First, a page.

After less than a month of signature gathering, organizers of the Denton liquor petition are ready to turn their efforts over to city hall on Friday.
Denton First, the group that started the petition drive, reports that they have the signatures required to get their measure on the November ballot; asking for all liquor sales to be opened in the city.
Marcus Watson, group leader and part owner of Dan’s Silver Leaf, said petition officials have collected more than 7,000 signatures from Denton County voters.
The group originally had 60 days to collect about 6,500 names, so Watson is confident they should make the ballot with no problems.
The next step, once the petition is turned over Friday, is for the city secretary to verify those signatures. If that happens, and they do surpass the required threshold, the item will go to the citizens for a vote.
The measure would open liquor sales at both stores and bars in Denton.
Currently the city is considered “moist,” meaning that beer and wine can be sold and mixed drinks are allowed in restaurants.
Bars however still have to operate as “private clubs” in order to sell liquor to patrons. That requires every patron’s ID to be scanned so they can be entered into a database as part of the club.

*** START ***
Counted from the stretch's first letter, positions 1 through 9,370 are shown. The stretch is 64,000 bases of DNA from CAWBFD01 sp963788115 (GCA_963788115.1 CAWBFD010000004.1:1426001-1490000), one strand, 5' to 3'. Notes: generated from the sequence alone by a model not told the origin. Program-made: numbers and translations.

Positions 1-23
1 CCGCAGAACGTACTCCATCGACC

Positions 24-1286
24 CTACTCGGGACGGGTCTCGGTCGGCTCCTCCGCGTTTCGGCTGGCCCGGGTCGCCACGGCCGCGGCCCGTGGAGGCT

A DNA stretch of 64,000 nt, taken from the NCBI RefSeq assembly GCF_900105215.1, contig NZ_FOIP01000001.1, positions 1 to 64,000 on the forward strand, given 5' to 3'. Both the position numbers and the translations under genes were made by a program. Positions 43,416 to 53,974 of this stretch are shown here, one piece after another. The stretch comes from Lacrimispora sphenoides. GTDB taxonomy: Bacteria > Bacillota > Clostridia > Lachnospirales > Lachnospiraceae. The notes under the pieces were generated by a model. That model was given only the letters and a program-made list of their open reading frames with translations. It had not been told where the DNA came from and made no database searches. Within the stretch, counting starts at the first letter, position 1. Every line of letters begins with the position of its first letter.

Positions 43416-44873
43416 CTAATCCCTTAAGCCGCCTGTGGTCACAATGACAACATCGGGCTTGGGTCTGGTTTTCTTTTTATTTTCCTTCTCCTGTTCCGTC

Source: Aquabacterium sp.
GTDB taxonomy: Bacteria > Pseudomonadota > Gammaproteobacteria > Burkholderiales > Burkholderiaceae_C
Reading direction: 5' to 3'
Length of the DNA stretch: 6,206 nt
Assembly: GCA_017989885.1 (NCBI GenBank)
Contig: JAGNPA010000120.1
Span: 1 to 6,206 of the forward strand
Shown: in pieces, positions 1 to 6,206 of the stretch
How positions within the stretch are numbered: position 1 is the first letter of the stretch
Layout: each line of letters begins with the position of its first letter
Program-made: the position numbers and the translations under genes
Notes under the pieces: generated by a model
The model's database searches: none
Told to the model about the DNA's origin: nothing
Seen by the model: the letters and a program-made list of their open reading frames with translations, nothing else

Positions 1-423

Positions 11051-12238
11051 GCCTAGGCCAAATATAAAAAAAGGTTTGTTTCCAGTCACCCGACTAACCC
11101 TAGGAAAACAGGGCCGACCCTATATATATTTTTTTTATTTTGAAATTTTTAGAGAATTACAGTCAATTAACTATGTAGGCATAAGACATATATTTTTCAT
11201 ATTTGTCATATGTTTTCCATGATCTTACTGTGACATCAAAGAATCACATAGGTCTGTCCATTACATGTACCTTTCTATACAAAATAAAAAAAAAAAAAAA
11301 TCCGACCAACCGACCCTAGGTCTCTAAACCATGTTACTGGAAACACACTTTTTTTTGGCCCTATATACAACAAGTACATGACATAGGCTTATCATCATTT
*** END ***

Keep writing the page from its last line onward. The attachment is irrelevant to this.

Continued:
That’s also the part of the deal that started the push.
Denton First is made up mostly of bar owners within the city looking to do away with that provision.
Watson told NBC 5 in May that the equipment, taxes, and fees required to maintain a private club cost local bars anywhere from $2,000-$20,000 per year.
"It's very, very difficult for small businesses here in Denton having this law in place,” said Kenneth Bearly, manager at Hooligans on the Denton Square.
The group also points to the local tax benefits that would come from liquor sales in the city.
The Denton Chamber of Commerce recently voted to endorse the revision saying access to legal liquor sales would add to the attractiveness of Denton for visitors and increase their profile as a destination location.
Denton First has been working with Texas Petition Strategies to gather the signatures and make sure everything’s done right.
Bearly, who has personally hit the streets to advocate for the rule change, said most people he’s approached have been open or overall positive to the idea.
However, there are folks who point to the possible issues that come with legal liquor and the loss of sales traffic to other areas of the county that benefit from Denton’s moist status.
If the measure reaches the November ballot, it will likely join a measure to ban fracking drilling in the city that is currently working through the city council after a successful petition drive. The council could still enact that ban, however it is expected to go to voters.